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Manky and moth-eaten

May 15, 2014

DSCN7408The Crimson Rosella (Platycerus elegans), pictured left, is a beautiful bird. The word elegans in the scientific name refers to this fact. On an elevated, wooded bush block such as ours, these are the only rosellas that visit our birdbath. Not 500 metres away down the valley in the open pasture land, Eastern Rosellas (Platycerus eximius) rule. But not up here.

Normally our birdbath is frequented by quiet and sedate pairs of adults, sometimes with juveniles in tow, quietly chattering to each other. The adult crimson rosella IMG_1639and juvenile Crimson Rosellas have markedly differently coloured plumage. As stunning as the crimson of the adult plumage is I think the juvenile plumage of red, green and turquoise is just as striking (pictured right).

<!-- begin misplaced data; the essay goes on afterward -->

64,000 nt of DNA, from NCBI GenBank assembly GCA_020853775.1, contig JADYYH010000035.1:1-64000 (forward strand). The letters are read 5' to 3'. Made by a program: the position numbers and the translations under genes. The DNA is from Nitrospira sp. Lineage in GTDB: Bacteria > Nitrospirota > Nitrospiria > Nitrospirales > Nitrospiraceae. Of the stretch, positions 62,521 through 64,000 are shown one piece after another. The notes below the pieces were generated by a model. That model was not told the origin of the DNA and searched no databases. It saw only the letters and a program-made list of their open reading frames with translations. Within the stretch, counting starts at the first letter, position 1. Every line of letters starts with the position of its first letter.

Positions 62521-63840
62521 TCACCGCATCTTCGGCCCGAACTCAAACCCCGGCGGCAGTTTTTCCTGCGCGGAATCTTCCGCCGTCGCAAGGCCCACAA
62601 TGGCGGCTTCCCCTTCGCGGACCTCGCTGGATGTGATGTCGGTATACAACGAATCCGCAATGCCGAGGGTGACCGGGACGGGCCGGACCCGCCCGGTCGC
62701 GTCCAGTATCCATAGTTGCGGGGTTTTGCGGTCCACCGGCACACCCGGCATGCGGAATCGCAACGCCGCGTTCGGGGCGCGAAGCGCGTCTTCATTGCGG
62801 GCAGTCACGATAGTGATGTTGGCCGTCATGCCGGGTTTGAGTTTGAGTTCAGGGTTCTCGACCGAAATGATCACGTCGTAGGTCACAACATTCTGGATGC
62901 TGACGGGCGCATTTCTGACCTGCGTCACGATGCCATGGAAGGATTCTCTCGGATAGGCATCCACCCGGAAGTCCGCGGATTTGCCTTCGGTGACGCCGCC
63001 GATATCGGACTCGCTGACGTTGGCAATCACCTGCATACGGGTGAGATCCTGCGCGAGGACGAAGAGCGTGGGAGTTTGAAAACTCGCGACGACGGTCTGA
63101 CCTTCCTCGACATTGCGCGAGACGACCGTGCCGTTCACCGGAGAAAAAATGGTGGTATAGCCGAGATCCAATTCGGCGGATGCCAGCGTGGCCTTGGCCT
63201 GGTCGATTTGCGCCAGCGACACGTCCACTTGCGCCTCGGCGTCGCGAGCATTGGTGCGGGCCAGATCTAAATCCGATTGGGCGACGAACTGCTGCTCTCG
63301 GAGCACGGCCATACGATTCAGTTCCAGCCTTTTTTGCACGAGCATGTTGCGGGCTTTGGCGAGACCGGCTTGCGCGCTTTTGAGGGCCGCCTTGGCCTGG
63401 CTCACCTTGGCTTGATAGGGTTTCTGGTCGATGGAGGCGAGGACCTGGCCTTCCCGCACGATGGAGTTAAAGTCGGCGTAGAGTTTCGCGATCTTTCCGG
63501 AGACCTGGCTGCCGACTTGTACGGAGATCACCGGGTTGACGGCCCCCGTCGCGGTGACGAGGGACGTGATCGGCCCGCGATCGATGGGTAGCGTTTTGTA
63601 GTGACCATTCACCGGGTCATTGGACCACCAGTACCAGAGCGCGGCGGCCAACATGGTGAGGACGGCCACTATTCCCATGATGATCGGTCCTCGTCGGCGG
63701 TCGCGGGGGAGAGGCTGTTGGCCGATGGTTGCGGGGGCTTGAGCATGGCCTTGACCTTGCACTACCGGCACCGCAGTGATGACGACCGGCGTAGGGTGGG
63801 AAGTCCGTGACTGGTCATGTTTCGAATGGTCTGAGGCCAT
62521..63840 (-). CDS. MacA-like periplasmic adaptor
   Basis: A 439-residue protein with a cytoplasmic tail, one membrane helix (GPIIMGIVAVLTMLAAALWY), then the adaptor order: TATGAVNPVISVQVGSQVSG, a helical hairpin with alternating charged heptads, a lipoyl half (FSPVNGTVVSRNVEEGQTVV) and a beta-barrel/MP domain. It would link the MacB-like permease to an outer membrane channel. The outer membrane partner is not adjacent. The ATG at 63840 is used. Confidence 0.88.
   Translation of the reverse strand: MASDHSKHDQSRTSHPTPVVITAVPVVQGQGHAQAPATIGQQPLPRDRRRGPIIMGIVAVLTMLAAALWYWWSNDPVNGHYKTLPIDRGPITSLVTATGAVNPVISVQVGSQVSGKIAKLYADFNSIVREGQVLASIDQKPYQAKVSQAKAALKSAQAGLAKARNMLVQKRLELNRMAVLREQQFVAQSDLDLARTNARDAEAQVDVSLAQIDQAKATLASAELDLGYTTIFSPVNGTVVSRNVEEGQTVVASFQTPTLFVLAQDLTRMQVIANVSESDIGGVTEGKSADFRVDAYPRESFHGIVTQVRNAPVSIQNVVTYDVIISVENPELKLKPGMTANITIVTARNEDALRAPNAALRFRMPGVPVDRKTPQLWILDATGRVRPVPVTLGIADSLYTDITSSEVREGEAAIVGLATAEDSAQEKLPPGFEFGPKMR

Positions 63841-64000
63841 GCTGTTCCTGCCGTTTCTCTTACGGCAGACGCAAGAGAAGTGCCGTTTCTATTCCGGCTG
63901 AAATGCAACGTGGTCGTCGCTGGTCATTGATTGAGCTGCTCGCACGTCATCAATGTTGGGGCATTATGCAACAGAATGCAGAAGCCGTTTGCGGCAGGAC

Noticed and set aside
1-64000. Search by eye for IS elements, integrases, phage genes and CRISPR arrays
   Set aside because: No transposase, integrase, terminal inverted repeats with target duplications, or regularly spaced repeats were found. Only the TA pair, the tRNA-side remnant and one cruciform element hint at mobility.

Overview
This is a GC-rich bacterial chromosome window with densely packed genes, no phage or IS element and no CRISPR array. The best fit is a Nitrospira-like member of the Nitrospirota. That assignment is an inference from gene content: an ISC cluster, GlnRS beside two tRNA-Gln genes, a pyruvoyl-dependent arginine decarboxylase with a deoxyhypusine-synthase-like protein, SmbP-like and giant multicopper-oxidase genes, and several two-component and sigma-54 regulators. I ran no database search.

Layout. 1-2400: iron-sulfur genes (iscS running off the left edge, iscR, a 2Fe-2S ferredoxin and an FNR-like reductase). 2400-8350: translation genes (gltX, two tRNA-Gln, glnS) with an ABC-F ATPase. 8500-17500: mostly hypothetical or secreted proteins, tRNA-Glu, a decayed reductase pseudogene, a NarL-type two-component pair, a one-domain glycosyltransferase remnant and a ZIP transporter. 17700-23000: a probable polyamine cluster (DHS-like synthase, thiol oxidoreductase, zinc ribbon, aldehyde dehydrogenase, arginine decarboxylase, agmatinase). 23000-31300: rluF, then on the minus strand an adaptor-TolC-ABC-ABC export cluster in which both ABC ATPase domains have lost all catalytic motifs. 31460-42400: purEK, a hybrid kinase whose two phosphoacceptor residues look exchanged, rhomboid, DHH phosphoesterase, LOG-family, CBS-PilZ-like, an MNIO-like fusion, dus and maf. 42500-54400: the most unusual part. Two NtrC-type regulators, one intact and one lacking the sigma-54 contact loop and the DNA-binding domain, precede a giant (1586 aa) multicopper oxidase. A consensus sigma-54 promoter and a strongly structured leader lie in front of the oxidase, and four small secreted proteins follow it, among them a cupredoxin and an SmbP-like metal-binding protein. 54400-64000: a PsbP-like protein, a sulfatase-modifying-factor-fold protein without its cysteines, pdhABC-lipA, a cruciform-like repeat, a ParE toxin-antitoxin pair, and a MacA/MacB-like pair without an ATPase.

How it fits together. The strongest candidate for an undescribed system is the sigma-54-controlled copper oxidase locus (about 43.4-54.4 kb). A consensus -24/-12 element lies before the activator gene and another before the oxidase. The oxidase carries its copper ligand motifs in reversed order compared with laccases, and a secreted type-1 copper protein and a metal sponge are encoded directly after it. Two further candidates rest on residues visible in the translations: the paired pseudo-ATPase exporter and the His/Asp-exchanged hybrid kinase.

For the past month, especially in the late afternoon, our birdbath has been invaded by crimson rosella teenager IMG_0399boisterous groups of sub-adult rosellas. They travel in flocks of half a dozen or more, are loud and extremely active, and usually use the bath as a diving pool. We call them the teenagers. Their plumage is starting to transition from the green juvenile feathers to the crimson feathers of the adult. They have a manky and moth-eaten appearance (as a lot of teenagers do) when patches of crimson feathers start to appear all over the body.

It looks like a form of avian acne.

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